At the heart of Senate's rejection of Buhari's loan request was something more personal than a borrowing plan
There’s more to the rejection of President Muhammadu Buhari’s $29.96B (about N9.12trn) loan request by the National Assembly than meets the eye, investigations by Pulse reveal.
In a letter to both chambers of the National Assembly two weeks before, Buhari had written:
“I wish to refer to the above subject and to submit the attached draft of the Federal Government 2016-2018 External Borrowing (Rolling) plan for consideration and early approval by the National Assembly to ensure prompt implementation of projects”.
However, the Senate in a near unanimous voice vote during plenary on Tuesday, turned down the President’s request.
Senate Majority Leader, Ali Ndume had moved the motion urging his colleagues to consider the President’s loan request.
Senator Emmanuel Bwacha (PDP, Taraba State) had seconded the motion.
But things got worse for the Executive when Senate President Bukola Saraki asked his colleagues for a voice vote.
The “Nays” had it, announced Saraki and the loan request was flatly turned down.
Ndume couldn’t believe it.
“I was shocked by the decision; my colleagues surprised me today. I was not expecting that”, Ndume told journalists moments after his motion was defeated.
Ndume put it down to not doing his home work properly.
“If I had a little inclination that such a thing was going to happen, I would have tried to market the request or at worse, I will not present it. Today, the senators had their way and I had my say”.
Ndume also added that the loan request was turned down because the Executive failed to attach a detailed borrowing plan.
The bill was binned on the basis of technicalities, explained Ndume.
“One of the technical things that was missing is that in the letter, if you read it, says: ‘attached is a draft’ but there was no attachment.
“So, these are some of the lapses that we will look at in bringing it back.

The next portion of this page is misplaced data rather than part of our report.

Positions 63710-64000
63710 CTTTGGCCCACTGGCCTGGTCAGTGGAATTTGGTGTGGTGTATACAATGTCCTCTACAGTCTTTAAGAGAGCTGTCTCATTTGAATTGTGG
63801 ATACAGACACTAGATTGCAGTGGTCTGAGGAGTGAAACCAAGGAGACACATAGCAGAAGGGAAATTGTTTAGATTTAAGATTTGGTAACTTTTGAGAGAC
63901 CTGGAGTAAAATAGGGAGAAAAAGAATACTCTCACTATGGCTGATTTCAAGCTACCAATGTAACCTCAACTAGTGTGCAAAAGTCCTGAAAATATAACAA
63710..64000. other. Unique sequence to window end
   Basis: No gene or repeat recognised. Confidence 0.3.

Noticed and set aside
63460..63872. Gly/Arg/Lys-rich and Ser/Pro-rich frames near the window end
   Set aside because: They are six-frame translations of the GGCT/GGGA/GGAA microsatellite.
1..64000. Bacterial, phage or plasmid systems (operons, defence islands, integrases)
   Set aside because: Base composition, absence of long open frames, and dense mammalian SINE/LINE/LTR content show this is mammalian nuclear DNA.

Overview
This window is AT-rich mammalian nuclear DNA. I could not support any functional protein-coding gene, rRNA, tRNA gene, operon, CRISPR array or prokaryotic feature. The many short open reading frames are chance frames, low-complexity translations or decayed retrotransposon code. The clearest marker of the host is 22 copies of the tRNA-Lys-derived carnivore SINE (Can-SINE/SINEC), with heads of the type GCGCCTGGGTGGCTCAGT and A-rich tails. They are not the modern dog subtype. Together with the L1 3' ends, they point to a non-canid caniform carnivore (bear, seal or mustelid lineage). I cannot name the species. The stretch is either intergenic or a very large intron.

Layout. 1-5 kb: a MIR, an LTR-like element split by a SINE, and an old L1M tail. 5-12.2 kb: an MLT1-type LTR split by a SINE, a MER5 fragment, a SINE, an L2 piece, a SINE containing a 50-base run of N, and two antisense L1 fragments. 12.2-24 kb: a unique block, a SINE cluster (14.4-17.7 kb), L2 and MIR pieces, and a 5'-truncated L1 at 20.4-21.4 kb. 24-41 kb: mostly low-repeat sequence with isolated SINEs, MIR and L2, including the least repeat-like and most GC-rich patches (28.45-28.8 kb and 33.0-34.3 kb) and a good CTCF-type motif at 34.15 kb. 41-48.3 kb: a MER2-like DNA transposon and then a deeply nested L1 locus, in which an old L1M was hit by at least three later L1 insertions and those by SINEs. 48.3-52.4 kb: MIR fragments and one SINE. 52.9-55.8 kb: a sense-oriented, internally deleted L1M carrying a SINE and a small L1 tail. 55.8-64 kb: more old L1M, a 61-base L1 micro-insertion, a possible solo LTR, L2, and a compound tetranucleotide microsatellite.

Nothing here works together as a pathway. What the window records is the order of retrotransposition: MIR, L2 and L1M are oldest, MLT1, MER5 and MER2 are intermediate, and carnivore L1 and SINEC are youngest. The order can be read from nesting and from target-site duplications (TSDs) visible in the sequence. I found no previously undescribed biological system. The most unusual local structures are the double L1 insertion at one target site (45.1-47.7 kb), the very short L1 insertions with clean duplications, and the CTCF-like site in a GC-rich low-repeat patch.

“We were thinking that there were going to be details but there were no details of the borrowing plan”.
However, lawmakers spoken to for this story told Pulse that the failure of the Executive to include how the loan request will add to their 'Constituency Projects', was the overriding reason why the bill was shot down.
All lawmakers spoken to craved anonymity for this story.
“The President’s letter stated that the N9trn loan was going to be used for infrastructure projects if approved. What we were expecting was a draft attachment detailing what projects will come to our constituencies. There was nothing like that”, one lawmaker told Pulse.
Said another lawmaker who represents a State in the North of Nigeria: “The Executive has to be a lot more transparent and accountable when it requests for a loan. I’m sure that after today, President Buhari and his team will know what to do”.
Constituency Projects allocation is considered the 'be all' by Nigerian lawmakers.
Public commentators often accuse legislators of cornering funds voted for constituency projects into their private pockets.
The budget padding allegation raised by Hon Abdulmumin Jibrin against the Speaker and other Principal officers of the House, stemmed from alleged misappropriation of funds meant for constituency projects.
ALSO READ: Jibrin is as guilty as Dogara – Reps say
Jibrin bagged a legislative suspension for his troubles.
In rejecting the President’s loan request this week, the Senate alluded to the absence of constituency projects in the borrowing plan.
The Senators had said the Executive should “present a clear framework that does not marginalize any segment of our society no matter where they may be in the country; and present the same to the National Assembly for passage into law”.
Funds earmarked for ‘Constituency Projects’ are the pork barrel in Nigerian legislative ecosystem. Lawmakers often lobby for Constituency Projects allocation for obvious reasons.
A subdued Executive took the rejection of its borrowing proposal in its stride. Not like it had that much of a choice.
Sen. Ita Enang who is the Senior Special Assistant to President Buhari on National Assembly Matters, told newsmen on Tuesday that the loan request will be resent to parliament once it had been reworked.
“We are not disputing with the distinguished Senate”, said Enang, as cool as you'd like.
“There are certain information and details which will enable them to consider in detail, and appropriately the request of Mr. President.
“So we are collating that information. The Budget Office of the Federation, the Debt Management Office, the Minister of Budget and National Planning, Minister of Finance and the economic team are collating the information so that it can be submitted to the Senate to enable them take the appropriate decision.
“We would be engaging the Senate. We will not be disputing with them but we will be engaging with them.
“When we present a matter before the legislature it is for them to consider and as they have considered, more information is needed and that information they are entitled to it and we would provide,” Enang promised.